Travel can be a source of uncertainty and anxiety for many people with Diabetes. It can require multiple devices and medications to properly manage the disease process and sometimes patients need a little guidance on what to pack. As a nurse and Diabetic, I have made every WRONG move, but I hope my own failures and experiences traveling around the world will help prepare you for your next journey!
Around Town
Whether it’s a day trip to the beach or out to dinner with friends, you will need some key essentials to ensure your safety and to lessen the burden of diabetes on your life.

Glucose Testing Device and supplies
Whether you use a CGM or a glucose meter, you need to bring the supplies to operate that device. Currently, I use a CGM that requires calibration, so I always bring my glucose meter, container of strips and lancing device in a baggy in my purse. You never know when a device can decide not to read, and I need to know my glucose so I can bolus or give my insulin if needed. 


If you will be gone for more than a few hours, consider bringing the medications you could miss during that time frame or insulin you will need for a meal if you are eating out. I wear an insulin pump, so I bring my open vial of insulin* and a backup infusion set and reservoir for my Medtronic pump. I once had my pump site get pulled out before I sat down for dinner with friends, and I didn’t have to miss out on any of the fun. I was able to take my pump supplies and open vial of insulin to the bathroom and change my site within a few minutes.
*Note: never leave an open vial of insulin in a hot car. Pens and Vials should not be left where they can reach over 85 °F. If you are not carrying a bag or have limited space, at least bring your vial inside or keep it in a cooler location and leave your bulkier pump items in the car. .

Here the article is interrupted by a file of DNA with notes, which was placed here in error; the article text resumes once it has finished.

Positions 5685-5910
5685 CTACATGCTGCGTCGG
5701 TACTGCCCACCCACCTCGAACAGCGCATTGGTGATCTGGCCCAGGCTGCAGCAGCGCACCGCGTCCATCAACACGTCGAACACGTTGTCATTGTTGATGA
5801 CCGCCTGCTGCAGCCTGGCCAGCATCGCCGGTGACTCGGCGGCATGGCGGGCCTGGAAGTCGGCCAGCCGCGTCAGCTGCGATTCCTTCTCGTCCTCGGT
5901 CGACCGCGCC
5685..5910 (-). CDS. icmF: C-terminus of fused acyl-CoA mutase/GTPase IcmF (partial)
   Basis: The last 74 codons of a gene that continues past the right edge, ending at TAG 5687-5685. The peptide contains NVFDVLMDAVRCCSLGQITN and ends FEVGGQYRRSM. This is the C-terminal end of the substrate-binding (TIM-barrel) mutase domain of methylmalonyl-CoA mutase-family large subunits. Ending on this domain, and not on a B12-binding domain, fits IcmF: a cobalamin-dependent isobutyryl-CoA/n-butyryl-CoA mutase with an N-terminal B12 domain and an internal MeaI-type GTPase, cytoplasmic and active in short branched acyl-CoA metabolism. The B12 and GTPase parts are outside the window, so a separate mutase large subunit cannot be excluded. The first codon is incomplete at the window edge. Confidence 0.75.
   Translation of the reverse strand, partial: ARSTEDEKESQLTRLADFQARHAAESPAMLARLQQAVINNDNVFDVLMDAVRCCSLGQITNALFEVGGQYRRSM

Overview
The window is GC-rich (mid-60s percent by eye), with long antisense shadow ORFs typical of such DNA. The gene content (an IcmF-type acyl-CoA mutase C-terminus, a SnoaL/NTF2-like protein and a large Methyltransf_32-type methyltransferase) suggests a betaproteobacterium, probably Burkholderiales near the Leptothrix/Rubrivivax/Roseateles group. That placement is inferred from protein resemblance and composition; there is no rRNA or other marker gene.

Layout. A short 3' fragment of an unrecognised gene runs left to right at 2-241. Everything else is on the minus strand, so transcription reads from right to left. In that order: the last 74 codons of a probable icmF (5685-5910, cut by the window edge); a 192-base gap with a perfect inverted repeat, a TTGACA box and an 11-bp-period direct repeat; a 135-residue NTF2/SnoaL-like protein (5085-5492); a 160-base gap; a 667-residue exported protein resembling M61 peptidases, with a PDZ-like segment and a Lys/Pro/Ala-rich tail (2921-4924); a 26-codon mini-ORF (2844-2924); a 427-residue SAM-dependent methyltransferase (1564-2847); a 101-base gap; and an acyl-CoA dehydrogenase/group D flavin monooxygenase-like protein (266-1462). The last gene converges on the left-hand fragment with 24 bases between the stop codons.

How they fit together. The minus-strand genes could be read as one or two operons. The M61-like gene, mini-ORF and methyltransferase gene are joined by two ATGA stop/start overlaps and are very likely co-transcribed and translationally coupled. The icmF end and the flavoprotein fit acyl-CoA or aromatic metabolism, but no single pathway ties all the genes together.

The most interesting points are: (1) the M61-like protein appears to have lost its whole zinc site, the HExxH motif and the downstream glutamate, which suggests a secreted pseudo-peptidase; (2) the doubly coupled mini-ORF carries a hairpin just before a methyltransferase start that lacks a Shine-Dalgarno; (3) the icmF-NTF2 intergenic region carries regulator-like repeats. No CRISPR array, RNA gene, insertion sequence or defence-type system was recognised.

Low Blood Sugar supplies
If you have ever had a low blood glucose when you were out and about then you know the panic that can ensue. It’s always a good idea to have something you can grab so you don’t have to think about it. Glucose tablets are the best way to quickly get your sugar back into normal range without spiking it or overdoing it. Each tablet is 4g of carbs and eating 3-4 will usually do the trick. (Note: If you are below 55 mg/dL you may need up to 25 grams of carbs to raise your glucose above 70mg/dL). You can find them at any drugstore.

Out of Town
Diabetes can take a toll on your physical, mental and even spiritual health. However, travel and vacation should be source of joy and relaxation so don’t let a long trip worry you- just prepare! Whenever you go on a long trip, bring DOUBLE the amount of supplies you think you will need. Going for three days and need just one infusion set? Bring two! It’s smart because accidents always happen and it will also bring you peace of mind. 


All of your supplies- extra insulin, pump infusion sets, reservoirs, back-up batteries, CGM site changes, oral medications, etc. should be in your CARRY-ON if you are flying. If your luggage is lost, you must have the essentials to care for yourself. Many CGM/Pump companies recommend not exposing your device to X-ray, CT or MRI. Many passengers who wear external devices can go through metal detectors but may need to go through a “pat-down” process for further security. Just consider this in your time/planning when traveling.